Society in Transition: A Transatlantic Conversation on Black Lives Matter
Black Lives Matter is now a global political and social movement. In 2013, three African American women created the hashtag in response to racism targeted at African Americans and in support of civil rights for other marginalized communities. This protest movement has resonated with Black, Indigenous, and other people of color across the world, including in Germany.
In this Transatlantic Tandem Talk, Dr. Silke Hackenesch and Dr. Tiffany Florvil will contextualize the year 2020, which witnessed not only a global pandemic that highlighted various inequalities, but also a surge of protests and political mobilization after the killing of George Floyd. Abundant digital technology disseminated news and corresponding imagery worldwide as events unfolded in real time. The simultaneity of events and the circulation of images spurred solidarity movements across the Atlantic. These forms of digital connectivity gained further importance as a result of the restrictions the pandemic has caused on travel and face-to-face social interaction.
Driven by their research, Dr. Hackenesch and Dr. Florvil created a jointly taught innovative online class on Black Lives Matter at the University of New Mexico and the University of Cologne through the DAAD-funded program International Virtual Academic Collaboration (IVAC). This format allows students who might not have considered going abroad to participate in an interactive transatlantic conversation. Join the two tandem scholars as they reflect on the groundbreaking dialogue between students in Cologne who are studying race and Blackness in the U.S. context and students in Albuquerque who are studying race and Blackness in the European context, as well as how digitalization is catalyzing these topics and exchanges.
The Transatlantic Tandem Talks are presented on the occasion of the 10th anniversary of the North America office of the University of Cologne in New York in cooperation with its partners, the Consulate General of the Federal Republic of Germany New York; the Embassy of the Federal Republic of Germany Washington, D.C.; Deutsches Haus at NYU; DAAD New York; the German Research Foundation (DFG) North America; the German Center for Research and Innovation (DWIH) New York; 1014 Space for Ideas; the Goethe-Institut New York; AmerikaHaus NRW; and Wunderbar Together.
Welcoming and opening remarks by:
Consul General, Consulate General of the Federal Republic of Germany New York
Dr. Eva Bosbach,
Executive Director, University of Cologne New York Office
Vice-Head International Office, University of Cologne
Director, Deutsches Haus at NYU
Dr. Silke Hackenesch
is an Associate Professor at the Institute for North American History at the University of Cologne. She specializes in 20th century Childhood and Adoption Studies, African American History, Commodity History, and Black Diaspora Studies. Dr. Hackenesch is the author of Chocolate and Blackness: A Cultural History (Campus, 2017). She has published articles in Historische Anthropologie, Food and History, and Comparativ: Zeitschrift für Globalgeschichte und vergleichende Gesellschaftsforschung, as well as chapters for Rethinking Black German Studies, Kinder des Zweiten Weltkrieges, and Race & Sex: Eine Geschichte der Neuzeit. Currently, she is working on a manuscript titled “Colorblind Love or Racial Responsibility? The Adoption of Black German Children to Postwar America,” which analyzes the contested debates the transnational adoption of Black German children elicited in the (African) American community, from civil rights organizations to social work professionals and individual adoption advocates. Her forthcoming publications include the edited volume Adopting Children Across Race and Nations: Histories and Legacies with Ohio State University Press and book chapters on Sojourner Truth. Dr. Hackenesch serves as a board member for the book series “Imagining Black Europe” at Peter Lang Publishing. Her research has been generously supported by the German Academic Exchange Service (DAAD), the Thyssen Foundation, the German Research Foundation (DFG), the Society for the History of Children and Youth (SHCY), the Alliance for the Study of Adoption and Culture (ASAC), the University of Cologne, and the German Historical Institute in Washington, DC. Her work has been featured in the New York Times, on Deutschlandfunk, and in blogs and podcasts.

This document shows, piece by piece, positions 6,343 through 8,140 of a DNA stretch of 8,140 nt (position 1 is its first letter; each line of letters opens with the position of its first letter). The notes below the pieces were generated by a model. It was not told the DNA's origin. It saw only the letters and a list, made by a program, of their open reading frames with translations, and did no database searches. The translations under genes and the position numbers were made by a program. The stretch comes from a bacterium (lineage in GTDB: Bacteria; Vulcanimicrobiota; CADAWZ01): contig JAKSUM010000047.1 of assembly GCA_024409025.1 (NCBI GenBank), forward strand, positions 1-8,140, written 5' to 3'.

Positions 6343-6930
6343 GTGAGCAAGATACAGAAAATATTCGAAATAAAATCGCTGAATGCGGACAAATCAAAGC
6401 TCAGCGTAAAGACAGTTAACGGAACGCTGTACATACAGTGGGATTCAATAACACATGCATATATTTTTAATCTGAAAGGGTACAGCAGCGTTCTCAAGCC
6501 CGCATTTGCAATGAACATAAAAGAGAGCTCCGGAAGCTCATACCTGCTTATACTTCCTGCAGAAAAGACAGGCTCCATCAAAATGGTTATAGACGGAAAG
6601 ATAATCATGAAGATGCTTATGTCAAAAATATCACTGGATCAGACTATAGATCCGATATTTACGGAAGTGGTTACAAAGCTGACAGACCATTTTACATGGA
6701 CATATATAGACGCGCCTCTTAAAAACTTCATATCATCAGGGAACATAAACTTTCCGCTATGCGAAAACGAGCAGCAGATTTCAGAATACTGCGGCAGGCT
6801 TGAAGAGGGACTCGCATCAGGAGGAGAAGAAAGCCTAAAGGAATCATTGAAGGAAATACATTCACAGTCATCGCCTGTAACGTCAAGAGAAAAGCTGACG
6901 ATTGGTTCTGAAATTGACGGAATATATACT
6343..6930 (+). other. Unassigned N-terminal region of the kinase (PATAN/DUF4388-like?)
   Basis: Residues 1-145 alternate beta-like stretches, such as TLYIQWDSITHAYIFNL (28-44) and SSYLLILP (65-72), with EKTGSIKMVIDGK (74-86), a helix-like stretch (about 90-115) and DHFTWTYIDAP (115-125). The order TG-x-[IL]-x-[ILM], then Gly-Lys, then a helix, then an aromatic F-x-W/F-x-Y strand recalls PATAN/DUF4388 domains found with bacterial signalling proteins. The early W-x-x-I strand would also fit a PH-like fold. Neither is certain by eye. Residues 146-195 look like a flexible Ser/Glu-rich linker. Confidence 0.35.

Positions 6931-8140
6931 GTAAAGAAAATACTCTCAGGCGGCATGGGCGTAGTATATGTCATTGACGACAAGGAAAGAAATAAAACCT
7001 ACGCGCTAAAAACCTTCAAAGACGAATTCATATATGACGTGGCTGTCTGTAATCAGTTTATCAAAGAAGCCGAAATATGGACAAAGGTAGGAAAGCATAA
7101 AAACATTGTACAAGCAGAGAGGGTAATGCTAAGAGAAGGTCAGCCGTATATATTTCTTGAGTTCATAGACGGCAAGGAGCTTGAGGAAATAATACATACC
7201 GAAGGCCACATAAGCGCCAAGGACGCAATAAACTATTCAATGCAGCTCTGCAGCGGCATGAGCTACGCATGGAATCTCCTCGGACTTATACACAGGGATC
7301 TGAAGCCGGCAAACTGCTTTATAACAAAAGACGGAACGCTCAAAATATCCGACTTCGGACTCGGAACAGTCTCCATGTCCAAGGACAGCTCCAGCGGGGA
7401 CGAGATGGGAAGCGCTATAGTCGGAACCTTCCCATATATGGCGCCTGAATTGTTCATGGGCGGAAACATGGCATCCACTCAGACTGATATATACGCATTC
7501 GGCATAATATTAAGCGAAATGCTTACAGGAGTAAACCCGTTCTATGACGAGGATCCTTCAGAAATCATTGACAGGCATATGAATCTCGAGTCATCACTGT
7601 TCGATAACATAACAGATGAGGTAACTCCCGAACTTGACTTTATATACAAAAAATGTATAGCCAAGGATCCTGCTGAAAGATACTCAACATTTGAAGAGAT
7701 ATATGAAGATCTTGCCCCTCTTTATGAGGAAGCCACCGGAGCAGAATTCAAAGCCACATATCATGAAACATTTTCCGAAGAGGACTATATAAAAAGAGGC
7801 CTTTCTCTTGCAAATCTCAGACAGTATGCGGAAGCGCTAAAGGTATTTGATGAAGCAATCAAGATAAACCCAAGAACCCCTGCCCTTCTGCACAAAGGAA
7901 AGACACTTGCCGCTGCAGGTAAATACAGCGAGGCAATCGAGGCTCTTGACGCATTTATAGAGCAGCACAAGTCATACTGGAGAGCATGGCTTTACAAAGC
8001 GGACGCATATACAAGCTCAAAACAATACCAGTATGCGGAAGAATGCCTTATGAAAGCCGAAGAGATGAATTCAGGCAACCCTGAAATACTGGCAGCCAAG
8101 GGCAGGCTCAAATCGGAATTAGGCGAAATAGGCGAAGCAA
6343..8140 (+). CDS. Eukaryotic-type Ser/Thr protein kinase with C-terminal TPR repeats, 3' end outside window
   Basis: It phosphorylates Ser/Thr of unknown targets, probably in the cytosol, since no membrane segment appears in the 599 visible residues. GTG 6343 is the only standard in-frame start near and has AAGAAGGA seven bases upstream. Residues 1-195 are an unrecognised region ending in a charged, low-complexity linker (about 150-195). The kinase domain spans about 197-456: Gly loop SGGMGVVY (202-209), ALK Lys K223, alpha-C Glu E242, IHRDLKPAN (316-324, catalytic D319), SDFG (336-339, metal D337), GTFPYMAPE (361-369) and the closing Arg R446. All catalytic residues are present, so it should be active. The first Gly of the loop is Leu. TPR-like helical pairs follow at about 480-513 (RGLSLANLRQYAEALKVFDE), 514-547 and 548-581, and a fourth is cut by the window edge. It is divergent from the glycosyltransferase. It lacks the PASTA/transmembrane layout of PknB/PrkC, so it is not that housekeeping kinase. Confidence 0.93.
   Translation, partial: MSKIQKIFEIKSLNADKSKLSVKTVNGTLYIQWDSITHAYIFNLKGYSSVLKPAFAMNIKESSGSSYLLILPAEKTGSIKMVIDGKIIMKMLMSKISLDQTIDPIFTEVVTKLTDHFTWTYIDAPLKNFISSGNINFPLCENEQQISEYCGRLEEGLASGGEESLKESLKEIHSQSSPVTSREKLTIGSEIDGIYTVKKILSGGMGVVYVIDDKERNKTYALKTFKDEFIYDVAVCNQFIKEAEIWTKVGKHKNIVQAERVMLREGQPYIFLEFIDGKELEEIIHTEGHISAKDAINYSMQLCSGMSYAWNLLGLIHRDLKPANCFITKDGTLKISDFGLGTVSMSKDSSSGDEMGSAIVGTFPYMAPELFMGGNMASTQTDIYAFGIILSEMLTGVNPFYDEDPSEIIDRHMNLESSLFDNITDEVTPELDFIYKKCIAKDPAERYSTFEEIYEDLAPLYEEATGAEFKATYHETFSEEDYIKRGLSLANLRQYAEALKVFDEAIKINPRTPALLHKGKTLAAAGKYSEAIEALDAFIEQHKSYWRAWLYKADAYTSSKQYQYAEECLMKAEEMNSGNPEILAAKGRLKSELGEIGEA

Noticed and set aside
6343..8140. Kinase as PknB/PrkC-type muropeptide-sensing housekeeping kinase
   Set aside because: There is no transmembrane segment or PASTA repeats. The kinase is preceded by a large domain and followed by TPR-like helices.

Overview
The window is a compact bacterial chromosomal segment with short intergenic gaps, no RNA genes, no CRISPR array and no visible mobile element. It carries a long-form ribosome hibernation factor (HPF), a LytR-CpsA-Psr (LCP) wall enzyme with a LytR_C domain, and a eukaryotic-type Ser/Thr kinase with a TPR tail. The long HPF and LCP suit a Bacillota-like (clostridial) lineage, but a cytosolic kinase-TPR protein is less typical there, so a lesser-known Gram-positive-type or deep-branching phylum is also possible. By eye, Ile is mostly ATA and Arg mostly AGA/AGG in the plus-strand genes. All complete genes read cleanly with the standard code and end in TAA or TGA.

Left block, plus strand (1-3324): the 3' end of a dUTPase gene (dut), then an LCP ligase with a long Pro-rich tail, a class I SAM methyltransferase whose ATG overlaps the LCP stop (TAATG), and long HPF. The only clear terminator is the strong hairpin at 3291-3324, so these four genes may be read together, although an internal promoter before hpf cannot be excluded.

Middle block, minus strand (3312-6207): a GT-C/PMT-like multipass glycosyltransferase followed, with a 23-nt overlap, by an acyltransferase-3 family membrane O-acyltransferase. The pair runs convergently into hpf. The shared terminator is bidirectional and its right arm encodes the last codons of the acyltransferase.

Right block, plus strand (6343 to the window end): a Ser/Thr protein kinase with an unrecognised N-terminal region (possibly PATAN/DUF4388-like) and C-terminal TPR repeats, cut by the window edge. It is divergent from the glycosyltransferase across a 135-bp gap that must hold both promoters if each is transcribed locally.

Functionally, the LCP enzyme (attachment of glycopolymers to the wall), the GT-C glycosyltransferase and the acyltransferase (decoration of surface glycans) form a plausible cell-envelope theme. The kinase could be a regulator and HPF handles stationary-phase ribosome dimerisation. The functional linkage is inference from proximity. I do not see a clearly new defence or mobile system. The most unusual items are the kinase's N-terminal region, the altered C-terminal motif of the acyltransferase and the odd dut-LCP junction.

Dr. Tiffany N. Florvil
is an Associate Professor of 20th century European Women’s and Gender History at the University of New Mexico. She specializes in the histories of post-1945 Europe, the African/Black diaspora, and social movements, as well as Black internationalism. She has published pieces in the Journal of Civil and Human Rights and The German Quarterly. Dr. Florvil has also coedited the volume Rethinking Black German Studies: Approaches, Interventions and Histories, as well as published chapters in Gendering Post-1945 German History, To Turn this Whole World Over, and Gendering Knowledge in Africa and the African Diaspora. Her recent manuscript, Mobilizing Black Germany: Afro-German Women and the Making of a Transnational Movement, offers the first full-length study of the history of the Black German movement of the 1980s to the 2000s. Dr. Florvil is a board member of the International Federation for Research in Women’s History (IFRWH) as well as on the advisory board for the Black German Heritage and Research Association, the editorial board for Central European History, and the executive board for the Journal of Civil and Human Rights. She is an editor of the “Imagining Black Europe” book series at Peter Lang Press.